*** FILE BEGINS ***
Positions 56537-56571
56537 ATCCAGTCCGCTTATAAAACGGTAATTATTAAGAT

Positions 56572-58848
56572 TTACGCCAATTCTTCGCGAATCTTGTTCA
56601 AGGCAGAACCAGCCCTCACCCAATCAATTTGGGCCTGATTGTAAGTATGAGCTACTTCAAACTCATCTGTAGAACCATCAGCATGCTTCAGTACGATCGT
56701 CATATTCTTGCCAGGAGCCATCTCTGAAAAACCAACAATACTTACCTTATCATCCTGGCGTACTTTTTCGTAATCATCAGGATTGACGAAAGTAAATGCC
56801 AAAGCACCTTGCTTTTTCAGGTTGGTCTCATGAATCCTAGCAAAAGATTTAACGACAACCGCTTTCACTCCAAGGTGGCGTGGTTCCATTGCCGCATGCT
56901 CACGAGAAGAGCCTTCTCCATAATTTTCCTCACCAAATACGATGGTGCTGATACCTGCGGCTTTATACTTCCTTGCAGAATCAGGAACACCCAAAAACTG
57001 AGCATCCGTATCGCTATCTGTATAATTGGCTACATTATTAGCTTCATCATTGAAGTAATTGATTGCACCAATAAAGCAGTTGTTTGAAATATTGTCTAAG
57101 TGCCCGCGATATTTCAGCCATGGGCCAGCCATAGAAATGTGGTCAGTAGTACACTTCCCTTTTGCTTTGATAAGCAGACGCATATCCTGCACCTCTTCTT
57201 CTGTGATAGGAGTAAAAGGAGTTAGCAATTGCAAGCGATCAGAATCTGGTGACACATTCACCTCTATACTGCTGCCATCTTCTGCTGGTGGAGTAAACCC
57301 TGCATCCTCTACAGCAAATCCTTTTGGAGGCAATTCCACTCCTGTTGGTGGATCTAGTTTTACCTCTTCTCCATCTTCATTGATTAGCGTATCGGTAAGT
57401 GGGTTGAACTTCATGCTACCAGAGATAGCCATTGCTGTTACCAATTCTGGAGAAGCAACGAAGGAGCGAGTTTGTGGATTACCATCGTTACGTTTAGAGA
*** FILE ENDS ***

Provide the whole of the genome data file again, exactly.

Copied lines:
Positions 56537-56571
56537 ATCCAGTCCGCTTATAAAACGGTAATTATTAAGAT

Positions 56572-58848
56572 TTACGCCAATTCTTCGCGAATCTTGTTCA
56601 AGGCAGAACCAGCCCTCACCCAATCAATTTGGGCCTGATTGTAAGTATGAGCTACTTCAAACTCATCTGTAGAACCATCAGCATGCTTCAGTACGATCGT
56701 CATATTCTTGCCAGGAGCCATCTCTGAAAAACCAACAATACTTACCTTATCATCCTGGCGTACTTTTTCGTAATCATCAGGATTGACGAAAGTAAATGCC
56801 AAAGCACCTTGCTTTTTCAGGTTGGTCTCATGAATCCTAGCAAAAGATTTAACGACAACCGCTTTCACTCCAAGGTGGCGTGGTTCCATTGCCGCATGCT
56901 CACGAGAAGAGCCTTCTCCATAATTTTCCTCACCAAATACGATGGTGCTGATACCTGCGGCTTTATACTTCCTTGCAGAATCAGGAACACCCAAAAACTG
57001 AGCATCCGTATCGCTATCTGTATAATTGGCTACATTATTAGCTTCATCATTGAAGTAATTGATTGCACCAATAAAGCAGTTGTTTGAAATATTGTCTAAG
57101 TGCCCGCGATATTTCAGCCATGGGCCAGCCATAGAAATGTGGTCAGTAGTACACTTCCCTTTTGCTTTGATAAGCAGACGCATATCCTGCACCTCTTCTT
57201 CTGTGATAGGAGTAAAAGGAGTTAGCAATTGCAAGCGATCAGAATCTGGTGACACATTCACCTCTATACTGCTGCCATCTTCTGCTGGTGGAGTAAACCC
57301 TGCATCCTCTACAGCAAATCCTTTTGGAGGCAATTCCACTCCTGTTGGTGGATCTAGTTTTACCTCTTCTCCATCTTCATTGATTAGCGTATCGGTAAGT
57401 GGGTTGAACTTCATGCTACCAGAGATAGCCATTGCTGTTACCAATTCTGGAGAAGCAACGAAGGAGCGAGTTTGTGGATTACCATCGTTACGTTTAGAGA